In addition, contrary to Royal Caribbean’s objection, the interrogatory is not overbroad as it is sufficiently limited to only those passengers booking Hartley’s excursion(s). The interrogatory is also sufficiently limited in time for the same reasons and case law discussed above. Furthermore, Royal Caribbean fails to offer any evidence to support the alleged burden and, thus, such claim should be considered meritless pursuant to Henderson. Henderson, supra (a party is required to “show specifically how a discovery request is… unduly burdensome… by submitting evidence or offering evidence which reveals the nature of the burden”).

Accordingly, Royal Caribbean should be compelled to answer Plaintiff’s Jurisdictional Interrogatory No. 2 as it is relevant, sufficiently limited, and discoverable.
D. Jurisdictional Requests for Production No.’s 3, 5, 6 and 7

As discussed in further detail below, Royal Caribbean’s objections to Plaintiff’s Jurisdictional Requests for Production No.’s 3, 5, 6 and 7 are without merit.

Request for Production No. 3

Plaintiff’s Request:

Any and all e-mails, memoranda and/or correspondence between Hartley’s Under Sea Adventures, Ltd (and/or its agents and/or intermediaries) and CELEBRITY CRUISES, INC. AND/OR ROYAL CARIBBEAN CRUISES, LTD.

Royal Caribbean’s Response:

After a reasonable search and inquiry of its records in the manner and location where such records are ordinarily maintained, RCL has not located correspondence between RCL or Celebrity and Hartley. RCL objects to the terminology memoranda on the grounds it is vague and ambiguous. RCL further objects to the request for correspondence between RCL and any other entity besides Hartley on the grounds that the request is not reasonably calculated to lead to discovery of admissible evidence on the issue of whether the court can exercise personal jurisdiction over Hartley. This request is also overly broad as it is not limited in time and scope.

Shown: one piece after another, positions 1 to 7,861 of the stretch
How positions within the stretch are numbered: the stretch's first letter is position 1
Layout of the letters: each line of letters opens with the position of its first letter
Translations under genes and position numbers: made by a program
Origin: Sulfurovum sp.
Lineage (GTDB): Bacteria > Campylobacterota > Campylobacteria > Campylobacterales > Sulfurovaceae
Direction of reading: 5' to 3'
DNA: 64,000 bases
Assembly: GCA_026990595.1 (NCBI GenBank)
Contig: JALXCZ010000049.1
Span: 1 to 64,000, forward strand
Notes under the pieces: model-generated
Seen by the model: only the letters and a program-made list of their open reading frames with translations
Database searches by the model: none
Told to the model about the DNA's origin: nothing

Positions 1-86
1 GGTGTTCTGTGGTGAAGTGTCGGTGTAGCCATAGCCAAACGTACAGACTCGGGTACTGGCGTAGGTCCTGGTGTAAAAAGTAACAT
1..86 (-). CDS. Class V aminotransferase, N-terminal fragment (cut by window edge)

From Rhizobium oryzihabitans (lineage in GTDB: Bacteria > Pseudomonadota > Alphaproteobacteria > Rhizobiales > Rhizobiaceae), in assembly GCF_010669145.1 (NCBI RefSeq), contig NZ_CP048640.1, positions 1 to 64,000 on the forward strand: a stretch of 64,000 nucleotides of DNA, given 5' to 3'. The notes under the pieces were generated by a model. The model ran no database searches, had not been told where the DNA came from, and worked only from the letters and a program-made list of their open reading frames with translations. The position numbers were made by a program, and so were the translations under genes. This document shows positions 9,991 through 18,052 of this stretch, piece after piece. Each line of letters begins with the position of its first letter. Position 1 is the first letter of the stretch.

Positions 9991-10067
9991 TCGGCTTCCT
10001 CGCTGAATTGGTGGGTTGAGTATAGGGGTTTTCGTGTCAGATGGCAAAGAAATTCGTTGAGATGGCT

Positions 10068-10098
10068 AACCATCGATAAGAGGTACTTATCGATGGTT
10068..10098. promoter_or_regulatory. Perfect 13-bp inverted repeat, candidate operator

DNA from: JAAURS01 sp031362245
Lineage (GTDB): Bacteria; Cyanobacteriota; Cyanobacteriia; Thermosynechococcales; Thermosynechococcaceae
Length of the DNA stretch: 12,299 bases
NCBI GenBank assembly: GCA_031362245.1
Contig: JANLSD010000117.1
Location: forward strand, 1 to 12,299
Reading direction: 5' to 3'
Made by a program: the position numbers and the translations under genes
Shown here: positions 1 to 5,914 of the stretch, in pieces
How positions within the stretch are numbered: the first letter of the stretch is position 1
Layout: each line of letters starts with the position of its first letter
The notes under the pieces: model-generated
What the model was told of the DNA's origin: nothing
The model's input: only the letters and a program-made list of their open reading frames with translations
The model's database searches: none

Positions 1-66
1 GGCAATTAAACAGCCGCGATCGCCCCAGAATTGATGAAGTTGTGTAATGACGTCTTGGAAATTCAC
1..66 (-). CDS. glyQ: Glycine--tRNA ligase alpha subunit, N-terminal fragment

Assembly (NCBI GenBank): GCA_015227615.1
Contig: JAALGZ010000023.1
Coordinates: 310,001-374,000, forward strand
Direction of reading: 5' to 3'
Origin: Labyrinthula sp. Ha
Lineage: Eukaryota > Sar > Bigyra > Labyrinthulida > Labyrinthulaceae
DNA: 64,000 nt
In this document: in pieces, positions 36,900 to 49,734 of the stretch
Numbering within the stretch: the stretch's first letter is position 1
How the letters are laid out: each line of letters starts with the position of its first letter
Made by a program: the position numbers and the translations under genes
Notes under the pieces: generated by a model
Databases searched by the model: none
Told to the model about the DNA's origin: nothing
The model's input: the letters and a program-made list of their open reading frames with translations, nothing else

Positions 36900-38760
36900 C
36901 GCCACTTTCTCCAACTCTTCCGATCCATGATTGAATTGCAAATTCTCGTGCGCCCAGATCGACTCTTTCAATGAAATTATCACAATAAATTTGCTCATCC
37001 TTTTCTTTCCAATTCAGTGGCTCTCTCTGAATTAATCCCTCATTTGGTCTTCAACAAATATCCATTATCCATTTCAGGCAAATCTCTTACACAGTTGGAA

Plaintiff submits that emails, memoranda and/or correspondence between Hartley and/or Bermuda Onsite Ltd. (as Hartley’s agent) and Royal Caribbean and/or Celebrity Cruises (owned by RCL) is relevant and reasonably calculated to lead to the discovery of admissible evidence pertaining to Hartley’s general course of business with Royal Caribbean and Celebrity Cruises. The Supreme Court has stated that “it is an inescapable fact of modern commercial life that a substantial amount of business is transacted solely by mail and wire communications across state lines,” and that personal jurisdiction cannot be defeated merely because a defendant did not “physically enter” the forum state. Burger King Corp. v. Rudzewicz, 471 U.S. 462, 476, 105 S. Ct. 2174, 85 L. Ed. 2d 528 (1985); see Cable/Home Comm. Corp. v. Network Prods., Inc., 902 F.2d 829, 858 (11th Cir. 1990) (“[i]n our technologically sophisticated world permitting interstate business transactions by mail, wire and satellite signals, physical presence by the nonresident defendant is not necessary for personal jurisdiction in the forum state”); see also Exhibit Icons, LLC v. XP Companies, LLC, 609 F.Supp.2d 1282, 1293-94 (S.D. Fla. 2009) (relying on the aforementioned cases in considering defendant’s communications via telephone, email and facsimile to Florida and ultimately exercising personal jurisdiction over such defendant).

Therefore, emails, memoranda and/or corresponde